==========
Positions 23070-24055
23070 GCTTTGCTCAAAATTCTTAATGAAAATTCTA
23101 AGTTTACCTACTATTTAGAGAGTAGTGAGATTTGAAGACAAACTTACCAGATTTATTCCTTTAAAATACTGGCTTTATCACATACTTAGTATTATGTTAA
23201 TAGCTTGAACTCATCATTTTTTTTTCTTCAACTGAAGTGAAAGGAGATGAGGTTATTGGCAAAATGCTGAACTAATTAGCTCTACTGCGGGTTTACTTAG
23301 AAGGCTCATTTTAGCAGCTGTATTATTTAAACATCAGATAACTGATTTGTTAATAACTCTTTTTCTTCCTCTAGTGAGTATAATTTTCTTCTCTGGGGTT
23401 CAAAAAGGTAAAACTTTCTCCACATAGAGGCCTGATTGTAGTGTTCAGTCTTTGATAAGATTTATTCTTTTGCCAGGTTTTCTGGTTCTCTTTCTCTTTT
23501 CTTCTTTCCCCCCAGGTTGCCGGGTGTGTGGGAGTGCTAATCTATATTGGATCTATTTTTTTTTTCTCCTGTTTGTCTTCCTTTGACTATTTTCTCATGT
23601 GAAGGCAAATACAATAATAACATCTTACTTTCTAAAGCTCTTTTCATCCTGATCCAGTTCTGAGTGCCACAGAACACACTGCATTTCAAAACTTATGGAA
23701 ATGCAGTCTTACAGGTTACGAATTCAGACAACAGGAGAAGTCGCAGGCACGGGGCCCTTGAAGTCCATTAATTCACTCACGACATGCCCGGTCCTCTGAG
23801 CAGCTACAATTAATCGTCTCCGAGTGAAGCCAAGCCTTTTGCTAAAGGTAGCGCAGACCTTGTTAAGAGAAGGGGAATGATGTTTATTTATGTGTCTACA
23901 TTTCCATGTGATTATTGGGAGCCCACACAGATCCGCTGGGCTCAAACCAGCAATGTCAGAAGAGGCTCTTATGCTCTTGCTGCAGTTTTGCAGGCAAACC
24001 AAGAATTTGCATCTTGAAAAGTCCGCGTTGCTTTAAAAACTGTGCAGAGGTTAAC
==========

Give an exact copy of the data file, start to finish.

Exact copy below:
Positions 23070-24055
23070 GCTTTGCTCAAAATTCTTAATGAAAATTCTA
23101 AGTTTACCTACTATTTAGAGAGTAGTGAGATTTGAAGACAAACTTACCAGATTTATTCCTTTAAAATACTGGCTTTATCACATACTTAGTATTATGTTAA
23201 TAGCTTGAACTCATCATTTTTTTTTCTTCAACTGAAGTGAAAGGAGATGAGGTTATTGGCAAAATGCTGAACTAATTAGCTCTACTGCGGGTTTACTTAG
23301 AAGGCTCATTTTAGCAGCTGTATTATTTAAACATCAGATAACTGATTTGTTAATAACTCTTTTTCTTCCTCTAGTGAGTATAATTTTCTTCTCTGGGGTT
23401 CAAAAAGGTAAAACTTTCTCCACATAGAGGCCTGATTGTAGTGTTCAGTCTTTGATAAGATTTATTCTTTTGCCAGGTTTTCTGGTTCTCTTTCTCTTTT
23501 CTTCTTTCCCCCCAGGTTGCCGGGTGTGTGGGAGTGCTAATCTATATTGGATCTATTTTTTTTTTCTCCTGTTTGTCTTCCTTTGACTATTTTCTCATGT
23601 GAAGGCAAATACAATAATAACATCTTACTTTCTAAAGCTCTTTTCATCCTGATCCAGTTCTGAGTGCCACAGAACACACTGCATTTCAAAACTTATGGAA
23701 ATGCAGTCTTACAGGTTACGAATTCAGACAACAGGAGAAGTCGCAGGCACGGGGCCCTTGAAGTCCATTAATTCACTCACGACATGCCCGGTCCTCTGAG
23801 CAGCTACAATTAATCGTCTCCGAGTGAAGCCAAGCCTTTTGCTAAAGGTAGCGCAGACCTTGTTAAGAGAAGGGGAATGATGTTTATTTATGTGTCTACA
23901 TTTCCATGTGATTATTGGGAGCCCACACAGATCCGCTGGGCTCAAACCAGCAATGTCAGAAGAGGCTCTTATGCTCTTGCTGCAGTTTTGCAGGCAAACC
24001 AAGAATTTGCATCTTGAAAAGTCCGCGTTGCTTTAAAAACTGTGCAGAGGTTAAC